Rampant Off-label Use Leads to NovoSeven Blood Clot Risks: Studies

Researchers say the widespread off-label use of the hemophilia drug NovoSeven by U.S. hospitals may be putting patients at an unnecessary risk of blood clots, as there are no signs that the drug actually saves lives. 

NovoSeven was approved in 1999 for the treatment of hemophilia, but since then it has been used almost exclusively off-label to stop bleeding during surgery, according to a study published this week by The Annals of Internal Medicine. Another study in the same issue finds that the off-label use has not resulted in more lives saved, and may increase the risk of thromboembolism events in patients.

NovoSeven was used about 18,311 times in U.S. hospitals in 2008, according to researchers. In only 3% of those uses was the drug actually prescribed to do what it was designed for; to stop bleeding in hemophiliacs. The other 97% of the times doctors used the drug for cardiovascular surgery, trauma surgery and to treat brain hemorrhages; none of which are uses approved by the FDA or tested by Novo Nordisk, which manufactures the drug.

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Other research has found that the drug does not appear to actually save the lives of surgery patients. Reviewers looked at 16 randomized controlled trials, 26 comparative observational studies, and 22 noncomparative observational studies and found that trauma and surgery patients given the drug had the same mortality rate as those given a placebo. Additionally, medium and high doses of NovoSeven led to increased risks for blood clots in patients with brain hemorrhages and who underwent cardiovascular surgery.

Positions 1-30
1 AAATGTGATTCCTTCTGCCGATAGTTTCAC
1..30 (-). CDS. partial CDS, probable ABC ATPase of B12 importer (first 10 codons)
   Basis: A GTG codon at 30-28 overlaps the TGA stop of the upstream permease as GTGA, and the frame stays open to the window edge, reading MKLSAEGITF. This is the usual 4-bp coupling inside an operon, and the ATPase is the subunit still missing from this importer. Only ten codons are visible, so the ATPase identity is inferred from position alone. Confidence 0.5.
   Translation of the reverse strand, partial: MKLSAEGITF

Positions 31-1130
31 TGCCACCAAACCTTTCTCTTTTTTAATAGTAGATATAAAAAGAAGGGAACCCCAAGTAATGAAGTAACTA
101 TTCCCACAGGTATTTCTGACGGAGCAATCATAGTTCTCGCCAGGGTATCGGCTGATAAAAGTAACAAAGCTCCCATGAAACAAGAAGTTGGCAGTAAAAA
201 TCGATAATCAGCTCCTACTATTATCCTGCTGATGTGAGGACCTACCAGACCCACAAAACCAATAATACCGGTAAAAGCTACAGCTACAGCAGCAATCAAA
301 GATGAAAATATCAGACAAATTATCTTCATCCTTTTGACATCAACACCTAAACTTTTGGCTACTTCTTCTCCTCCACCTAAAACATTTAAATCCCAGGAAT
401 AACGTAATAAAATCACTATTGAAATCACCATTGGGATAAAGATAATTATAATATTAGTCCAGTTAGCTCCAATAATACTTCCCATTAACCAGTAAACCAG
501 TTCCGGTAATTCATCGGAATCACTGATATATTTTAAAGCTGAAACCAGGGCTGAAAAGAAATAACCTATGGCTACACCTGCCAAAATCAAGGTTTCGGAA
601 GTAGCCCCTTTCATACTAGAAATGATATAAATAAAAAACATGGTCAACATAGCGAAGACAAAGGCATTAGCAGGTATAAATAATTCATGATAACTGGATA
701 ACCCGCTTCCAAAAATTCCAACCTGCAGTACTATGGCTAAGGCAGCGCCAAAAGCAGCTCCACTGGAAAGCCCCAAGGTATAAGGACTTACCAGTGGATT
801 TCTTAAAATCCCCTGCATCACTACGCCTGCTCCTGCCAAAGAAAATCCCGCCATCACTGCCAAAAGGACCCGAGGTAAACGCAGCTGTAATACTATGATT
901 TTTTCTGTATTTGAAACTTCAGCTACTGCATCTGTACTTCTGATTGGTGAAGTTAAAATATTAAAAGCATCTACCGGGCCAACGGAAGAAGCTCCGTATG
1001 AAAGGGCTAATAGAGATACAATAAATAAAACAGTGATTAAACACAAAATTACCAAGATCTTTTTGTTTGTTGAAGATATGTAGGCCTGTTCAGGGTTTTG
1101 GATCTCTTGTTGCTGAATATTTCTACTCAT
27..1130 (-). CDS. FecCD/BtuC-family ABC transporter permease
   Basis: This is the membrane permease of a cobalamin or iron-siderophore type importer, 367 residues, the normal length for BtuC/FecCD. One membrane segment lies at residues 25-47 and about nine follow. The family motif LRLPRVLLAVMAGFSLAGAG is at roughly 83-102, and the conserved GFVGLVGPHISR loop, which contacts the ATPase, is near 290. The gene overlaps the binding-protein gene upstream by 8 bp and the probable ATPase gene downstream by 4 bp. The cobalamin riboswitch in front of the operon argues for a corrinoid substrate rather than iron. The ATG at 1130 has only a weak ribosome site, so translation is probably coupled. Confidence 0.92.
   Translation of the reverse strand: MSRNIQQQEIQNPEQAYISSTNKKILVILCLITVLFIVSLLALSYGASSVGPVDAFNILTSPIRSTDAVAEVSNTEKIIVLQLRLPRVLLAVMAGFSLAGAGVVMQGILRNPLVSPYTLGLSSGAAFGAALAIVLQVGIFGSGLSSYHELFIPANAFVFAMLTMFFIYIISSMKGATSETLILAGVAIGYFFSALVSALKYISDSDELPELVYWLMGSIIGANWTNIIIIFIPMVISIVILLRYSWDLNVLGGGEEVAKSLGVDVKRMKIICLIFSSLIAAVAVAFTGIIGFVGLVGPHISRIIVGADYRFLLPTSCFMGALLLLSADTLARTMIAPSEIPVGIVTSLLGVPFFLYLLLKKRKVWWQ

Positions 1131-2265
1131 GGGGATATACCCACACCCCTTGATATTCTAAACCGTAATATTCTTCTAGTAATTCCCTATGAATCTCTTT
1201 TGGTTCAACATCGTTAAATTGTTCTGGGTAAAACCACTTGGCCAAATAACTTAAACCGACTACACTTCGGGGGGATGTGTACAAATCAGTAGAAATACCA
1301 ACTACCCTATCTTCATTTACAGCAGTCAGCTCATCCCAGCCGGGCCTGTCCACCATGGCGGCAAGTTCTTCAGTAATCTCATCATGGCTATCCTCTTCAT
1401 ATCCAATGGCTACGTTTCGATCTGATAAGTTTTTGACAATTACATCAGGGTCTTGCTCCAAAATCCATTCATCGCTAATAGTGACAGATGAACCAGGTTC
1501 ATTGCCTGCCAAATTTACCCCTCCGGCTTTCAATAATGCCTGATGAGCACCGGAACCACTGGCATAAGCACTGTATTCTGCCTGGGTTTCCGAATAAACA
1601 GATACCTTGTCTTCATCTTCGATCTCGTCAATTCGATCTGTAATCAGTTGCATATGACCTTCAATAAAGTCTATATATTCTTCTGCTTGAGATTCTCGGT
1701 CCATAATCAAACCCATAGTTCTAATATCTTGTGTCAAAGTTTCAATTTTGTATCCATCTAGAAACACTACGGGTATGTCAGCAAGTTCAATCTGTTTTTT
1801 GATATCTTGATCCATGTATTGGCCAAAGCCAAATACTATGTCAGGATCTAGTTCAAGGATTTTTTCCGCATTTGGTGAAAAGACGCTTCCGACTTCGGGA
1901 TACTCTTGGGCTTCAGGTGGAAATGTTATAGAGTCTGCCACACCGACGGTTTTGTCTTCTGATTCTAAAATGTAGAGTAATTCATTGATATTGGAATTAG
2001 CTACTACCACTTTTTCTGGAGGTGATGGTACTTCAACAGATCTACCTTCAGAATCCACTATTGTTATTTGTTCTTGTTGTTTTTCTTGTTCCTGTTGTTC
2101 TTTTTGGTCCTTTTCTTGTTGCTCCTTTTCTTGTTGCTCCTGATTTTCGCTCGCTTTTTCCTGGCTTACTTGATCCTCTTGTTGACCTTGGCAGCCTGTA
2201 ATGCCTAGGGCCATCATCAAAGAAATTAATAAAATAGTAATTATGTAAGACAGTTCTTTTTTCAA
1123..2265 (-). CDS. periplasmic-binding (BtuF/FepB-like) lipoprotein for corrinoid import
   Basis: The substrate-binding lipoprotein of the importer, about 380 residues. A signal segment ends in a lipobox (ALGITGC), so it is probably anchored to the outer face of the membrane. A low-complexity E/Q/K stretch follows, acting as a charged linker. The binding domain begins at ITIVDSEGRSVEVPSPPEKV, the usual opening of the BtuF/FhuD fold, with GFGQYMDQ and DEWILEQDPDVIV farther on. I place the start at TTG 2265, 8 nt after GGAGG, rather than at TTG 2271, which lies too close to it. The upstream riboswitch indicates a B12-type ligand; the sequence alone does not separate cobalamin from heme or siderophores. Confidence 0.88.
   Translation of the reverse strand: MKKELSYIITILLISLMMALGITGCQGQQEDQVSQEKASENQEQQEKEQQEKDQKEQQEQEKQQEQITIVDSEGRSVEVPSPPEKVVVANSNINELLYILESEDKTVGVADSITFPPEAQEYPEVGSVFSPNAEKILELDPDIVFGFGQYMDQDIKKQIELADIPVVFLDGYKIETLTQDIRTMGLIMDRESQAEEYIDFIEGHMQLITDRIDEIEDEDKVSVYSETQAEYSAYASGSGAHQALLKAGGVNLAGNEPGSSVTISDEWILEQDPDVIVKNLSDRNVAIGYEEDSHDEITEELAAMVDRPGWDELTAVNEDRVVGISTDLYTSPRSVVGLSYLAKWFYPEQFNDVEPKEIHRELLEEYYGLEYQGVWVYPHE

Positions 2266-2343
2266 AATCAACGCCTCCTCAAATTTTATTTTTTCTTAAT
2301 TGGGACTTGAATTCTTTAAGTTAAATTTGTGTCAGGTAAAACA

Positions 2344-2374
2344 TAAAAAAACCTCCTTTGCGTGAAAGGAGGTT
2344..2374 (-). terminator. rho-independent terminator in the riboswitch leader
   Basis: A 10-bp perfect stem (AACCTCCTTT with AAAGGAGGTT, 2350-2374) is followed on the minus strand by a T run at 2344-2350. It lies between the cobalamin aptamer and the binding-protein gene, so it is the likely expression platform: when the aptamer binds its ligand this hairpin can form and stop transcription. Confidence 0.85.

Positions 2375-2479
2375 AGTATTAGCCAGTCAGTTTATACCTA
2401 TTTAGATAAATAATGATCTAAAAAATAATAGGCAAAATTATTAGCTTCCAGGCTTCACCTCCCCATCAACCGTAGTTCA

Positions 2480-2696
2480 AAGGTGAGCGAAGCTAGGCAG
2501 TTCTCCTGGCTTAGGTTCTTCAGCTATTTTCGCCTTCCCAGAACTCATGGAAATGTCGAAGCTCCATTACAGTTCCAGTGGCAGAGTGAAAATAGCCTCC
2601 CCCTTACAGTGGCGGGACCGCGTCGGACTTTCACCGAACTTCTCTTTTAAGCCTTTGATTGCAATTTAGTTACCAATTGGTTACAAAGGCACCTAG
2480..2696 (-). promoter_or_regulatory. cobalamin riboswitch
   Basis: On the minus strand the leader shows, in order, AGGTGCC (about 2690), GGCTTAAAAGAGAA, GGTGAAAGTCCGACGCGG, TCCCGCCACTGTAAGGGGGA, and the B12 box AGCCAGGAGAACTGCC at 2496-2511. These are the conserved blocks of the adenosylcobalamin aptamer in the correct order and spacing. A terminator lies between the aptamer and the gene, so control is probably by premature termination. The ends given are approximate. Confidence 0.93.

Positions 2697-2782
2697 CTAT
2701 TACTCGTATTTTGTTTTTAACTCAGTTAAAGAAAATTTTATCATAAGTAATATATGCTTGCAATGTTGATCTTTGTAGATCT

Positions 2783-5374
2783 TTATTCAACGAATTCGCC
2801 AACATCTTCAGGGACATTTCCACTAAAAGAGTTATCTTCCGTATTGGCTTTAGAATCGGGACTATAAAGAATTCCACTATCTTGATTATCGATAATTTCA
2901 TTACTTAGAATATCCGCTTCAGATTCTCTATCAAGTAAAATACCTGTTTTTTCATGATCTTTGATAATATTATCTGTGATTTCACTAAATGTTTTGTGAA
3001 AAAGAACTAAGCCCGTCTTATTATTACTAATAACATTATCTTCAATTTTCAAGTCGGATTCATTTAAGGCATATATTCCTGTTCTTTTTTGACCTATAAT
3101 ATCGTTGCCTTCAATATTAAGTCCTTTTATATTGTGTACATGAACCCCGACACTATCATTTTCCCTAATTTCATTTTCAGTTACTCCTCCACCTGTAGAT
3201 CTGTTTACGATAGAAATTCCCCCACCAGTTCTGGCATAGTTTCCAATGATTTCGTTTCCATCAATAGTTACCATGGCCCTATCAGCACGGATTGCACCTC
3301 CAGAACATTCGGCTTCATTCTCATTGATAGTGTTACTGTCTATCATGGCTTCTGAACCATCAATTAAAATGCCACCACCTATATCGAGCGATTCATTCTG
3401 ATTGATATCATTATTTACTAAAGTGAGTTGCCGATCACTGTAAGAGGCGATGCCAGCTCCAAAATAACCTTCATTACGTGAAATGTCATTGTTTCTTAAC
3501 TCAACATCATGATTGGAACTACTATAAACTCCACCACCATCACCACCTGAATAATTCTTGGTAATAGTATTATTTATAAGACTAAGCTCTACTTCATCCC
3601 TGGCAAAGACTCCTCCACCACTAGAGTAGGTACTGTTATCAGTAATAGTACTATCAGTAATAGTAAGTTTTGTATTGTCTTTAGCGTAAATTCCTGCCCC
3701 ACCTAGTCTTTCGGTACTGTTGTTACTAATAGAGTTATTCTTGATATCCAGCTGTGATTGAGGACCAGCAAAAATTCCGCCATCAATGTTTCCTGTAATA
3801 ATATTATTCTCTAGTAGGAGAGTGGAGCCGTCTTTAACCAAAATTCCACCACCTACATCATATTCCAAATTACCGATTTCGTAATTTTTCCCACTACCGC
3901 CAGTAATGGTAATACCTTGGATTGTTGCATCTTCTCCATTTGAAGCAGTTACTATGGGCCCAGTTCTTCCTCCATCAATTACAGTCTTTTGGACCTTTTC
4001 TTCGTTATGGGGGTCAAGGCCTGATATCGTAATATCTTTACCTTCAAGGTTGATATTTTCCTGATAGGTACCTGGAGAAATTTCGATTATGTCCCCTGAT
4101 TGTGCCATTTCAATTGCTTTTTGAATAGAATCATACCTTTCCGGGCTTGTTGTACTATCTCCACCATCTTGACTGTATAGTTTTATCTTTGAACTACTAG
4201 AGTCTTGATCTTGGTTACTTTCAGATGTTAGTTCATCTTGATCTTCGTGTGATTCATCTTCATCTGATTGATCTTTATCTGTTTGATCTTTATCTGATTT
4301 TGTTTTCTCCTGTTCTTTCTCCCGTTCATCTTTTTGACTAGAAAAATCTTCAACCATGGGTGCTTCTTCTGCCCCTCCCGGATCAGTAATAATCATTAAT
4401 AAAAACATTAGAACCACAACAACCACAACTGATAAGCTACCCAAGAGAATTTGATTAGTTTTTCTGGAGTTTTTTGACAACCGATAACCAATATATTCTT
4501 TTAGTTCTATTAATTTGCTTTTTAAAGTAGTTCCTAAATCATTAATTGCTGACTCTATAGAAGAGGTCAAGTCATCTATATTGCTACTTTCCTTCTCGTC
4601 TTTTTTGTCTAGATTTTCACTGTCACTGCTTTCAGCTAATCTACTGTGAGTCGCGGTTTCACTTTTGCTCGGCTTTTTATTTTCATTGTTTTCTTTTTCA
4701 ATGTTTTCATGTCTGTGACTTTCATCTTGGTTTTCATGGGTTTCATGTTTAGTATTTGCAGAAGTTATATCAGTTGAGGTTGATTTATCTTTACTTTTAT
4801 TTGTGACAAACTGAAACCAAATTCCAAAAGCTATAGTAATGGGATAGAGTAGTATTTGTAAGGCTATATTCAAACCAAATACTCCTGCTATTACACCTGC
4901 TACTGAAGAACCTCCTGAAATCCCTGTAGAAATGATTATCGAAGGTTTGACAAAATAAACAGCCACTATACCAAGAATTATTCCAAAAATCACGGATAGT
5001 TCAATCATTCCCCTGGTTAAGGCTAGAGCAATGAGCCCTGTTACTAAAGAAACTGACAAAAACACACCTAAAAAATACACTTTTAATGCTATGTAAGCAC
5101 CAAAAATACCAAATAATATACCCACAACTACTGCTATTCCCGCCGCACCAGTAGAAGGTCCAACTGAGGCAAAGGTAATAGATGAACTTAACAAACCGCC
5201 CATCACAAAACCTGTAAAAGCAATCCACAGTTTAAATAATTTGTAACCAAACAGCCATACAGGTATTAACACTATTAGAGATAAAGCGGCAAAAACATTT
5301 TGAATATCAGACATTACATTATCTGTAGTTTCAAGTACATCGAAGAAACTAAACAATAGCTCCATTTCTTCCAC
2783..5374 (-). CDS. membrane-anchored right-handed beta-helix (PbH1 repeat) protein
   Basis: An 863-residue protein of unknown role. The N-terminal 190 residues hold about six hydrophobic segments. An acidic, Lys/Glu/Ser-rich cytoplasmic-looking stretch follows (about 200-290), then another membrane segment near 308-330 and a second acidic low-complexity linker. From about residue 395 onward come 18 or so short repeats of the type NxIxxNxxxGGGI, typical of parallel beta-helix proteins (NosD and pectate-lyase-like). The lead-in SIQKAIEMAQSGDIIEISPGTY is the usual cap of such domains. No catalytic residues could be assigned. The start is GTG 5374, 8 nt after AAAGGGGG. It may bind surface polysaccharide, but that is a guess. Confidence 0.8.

Off-label uses are those uses that are not approved by the FDA. Drug companies are prohibited from advertising or promoting their drugs for off-label uses, but doctors are allowed to prescribe drugs as they see fit; even for uses that were not intended by the manufacturers.

The prescribing information (pdf) on NovoSeven labels carries a black box warning of “serious thrombotic adverse events” if the drug is used off-label, but that has not stopped its use among doctors from growing more than 140-fold from 2000 to 2008.


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